More time for Masding, Eason profits, Siro funding and what next for the Glass Bottle site?

Business Today: the best news, analysis and comment from The Irish Times business desk

Needs more time:  Permanent TSB chief executive Jeremy Masding pictured at the bank’s results briefing on Thursday.  Photograph: Nick Bradshaw

Needs more time: Permanent TSB chief executive Jeremy Masding pictured at the bank’s results briefing on Thursday. Photograph: Nick Bradshaw


Permanent TSB chief executive Jeremy Masding wants more time to grow the value of the bailed-out bank before getting into in any merger discussions, he said on Thursday. Joe Brennan reports that Mr Masding, speaking as the bank reported results, wants to give growing its value his “best shot”.

Retailer Eason last year recorded its highest profit since 2006, reports Ciarán Hancock. The €4 million after-tax return, which reflected a property-related tax credit, compared to a loss of about the same level in the previous year.

Siro, the telco joint venture between ESB and Vodafone, has secured €200 million in capital from a syndicate of international banks to fund the next phase of its rollout. Eoin Burke-Kennedy has details of the funding, and also brings an interview with Siro chief executive, John Keaney. The son of Irish emigrants to England, Keaney explains how decent broadband can be transformative when it comes to securing commercial activity outside major urban centres.

Green Reit appears to be edging closer to exiting the stock market as the deadline for bids to acquire it passes. Joe Brennan reports that three bidders are thought to remain in the race, while, in the background, Larry Goodman continues to build a stake.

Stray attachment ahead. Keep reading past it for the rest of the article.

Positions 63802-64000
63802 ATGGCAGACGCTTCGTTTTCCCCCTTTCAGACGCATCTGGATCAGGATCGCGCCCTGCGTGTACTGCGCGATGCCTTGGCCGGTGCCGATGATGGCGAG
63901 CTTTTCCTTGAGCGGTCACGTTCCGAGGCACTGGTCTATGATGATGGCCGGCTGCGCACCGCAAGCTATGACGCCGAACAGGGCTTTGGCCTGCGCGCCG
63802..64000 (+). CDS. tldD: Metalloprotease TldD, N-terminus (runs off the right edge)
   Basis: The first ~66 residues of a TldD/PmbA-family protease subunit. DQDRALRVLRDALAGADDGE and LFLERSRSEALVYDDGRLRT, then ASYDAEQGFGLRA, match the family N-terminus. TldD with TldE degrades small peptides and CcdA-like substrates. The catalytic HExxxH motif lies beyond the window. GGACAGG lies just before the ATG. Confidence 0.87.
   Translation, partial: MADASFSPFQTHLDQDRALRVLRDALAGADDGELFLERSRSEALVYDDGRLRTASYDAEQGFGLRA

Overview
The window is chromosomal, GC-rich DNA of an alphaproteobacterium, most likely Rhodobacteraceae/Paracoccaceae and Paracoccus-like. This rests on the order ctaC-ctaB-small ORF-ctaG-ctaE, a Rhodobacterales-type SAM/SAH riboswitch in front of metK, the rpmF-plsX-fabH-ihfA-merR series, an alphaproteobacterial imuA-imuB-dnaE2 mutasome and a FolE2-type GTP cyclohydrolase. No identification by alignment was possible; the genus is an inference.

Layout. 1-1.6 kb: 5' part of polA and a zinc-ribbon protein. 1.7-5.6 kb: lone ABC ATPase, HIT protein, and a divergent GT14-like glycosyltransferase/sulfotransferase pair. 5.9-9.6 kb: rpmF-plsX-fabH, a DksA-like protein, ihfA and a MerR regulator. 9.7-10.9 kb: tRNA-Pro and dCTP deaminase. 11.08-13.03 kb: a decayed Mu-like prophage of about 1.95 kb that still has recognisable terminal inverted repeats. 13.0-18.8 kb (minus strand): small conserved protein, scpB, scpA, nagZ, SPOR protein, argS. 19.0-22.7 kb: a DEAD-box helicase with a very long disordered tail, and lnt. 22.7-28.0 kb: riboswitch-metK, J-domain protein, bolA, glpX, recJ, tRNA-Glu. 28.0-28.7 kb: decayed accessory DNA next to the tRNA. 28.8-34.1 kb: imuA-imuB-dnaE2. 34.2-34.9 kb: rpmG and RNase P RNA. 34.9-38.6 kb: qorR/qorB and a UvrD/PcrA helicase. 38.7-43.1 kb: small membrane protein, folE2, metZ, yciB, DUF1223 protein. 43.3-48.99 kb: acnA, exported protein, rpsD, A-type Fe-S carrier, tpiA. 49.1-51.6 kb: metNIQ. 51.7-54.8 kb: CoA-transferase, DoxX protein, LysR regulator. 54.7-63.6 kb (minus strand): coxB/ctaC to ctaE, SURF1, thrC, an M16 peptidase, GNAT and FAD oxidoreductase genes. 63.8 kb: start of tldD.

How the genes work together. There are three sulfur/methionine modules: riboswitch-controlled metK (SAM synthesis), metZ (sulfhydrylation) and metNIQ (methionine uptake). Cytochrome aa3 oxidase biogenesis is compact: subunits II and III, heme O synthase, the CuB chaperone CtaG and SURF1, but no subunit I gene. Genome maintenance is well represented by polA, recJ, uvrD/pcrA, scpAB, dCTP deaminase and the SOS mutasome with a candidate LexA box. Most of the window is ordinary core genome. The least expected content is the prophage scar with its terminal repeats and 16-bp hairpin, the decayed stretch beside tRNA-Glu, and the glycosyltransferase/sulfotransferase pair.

Still in property, Barry O’Halloran takes an in-depth look in this week’s Agenda at what might happen the Irish Glass Bottle site in Dublin, which is up for sale. He notes that since becoming vacant 17 years ago, the landmark property has made one owner rich, contributed to the bankruptcy of another and been a major front in social housing battles. What next?

John FitzGerald has farmers on his mind this week, specifically how they might be encouraged to make changes to help the State to meet its targets for reducing emissions. It’s time for dialogue, he suggests.

In his Caveat column, Mark Paul reflects on the “cashless society”, which he says is being rammed down our throats by interested parties. A cashless society is, he argues, a surveillance society, something that should make us all pause before we whip out our debit card for that morning latte.

Olive Keogh takes a look at maternity entitlements at work today, outlining how a woman’s rights when returning to a job after having a baby need to be preciously minded and observed.

Budapest-based Charles Griffin is this week’s Wild Goose. He explains to Fiona Alston how a trip to visit a pal in the city in 2007 turned into a new life, leading him to open an Irish pub and restaurant.

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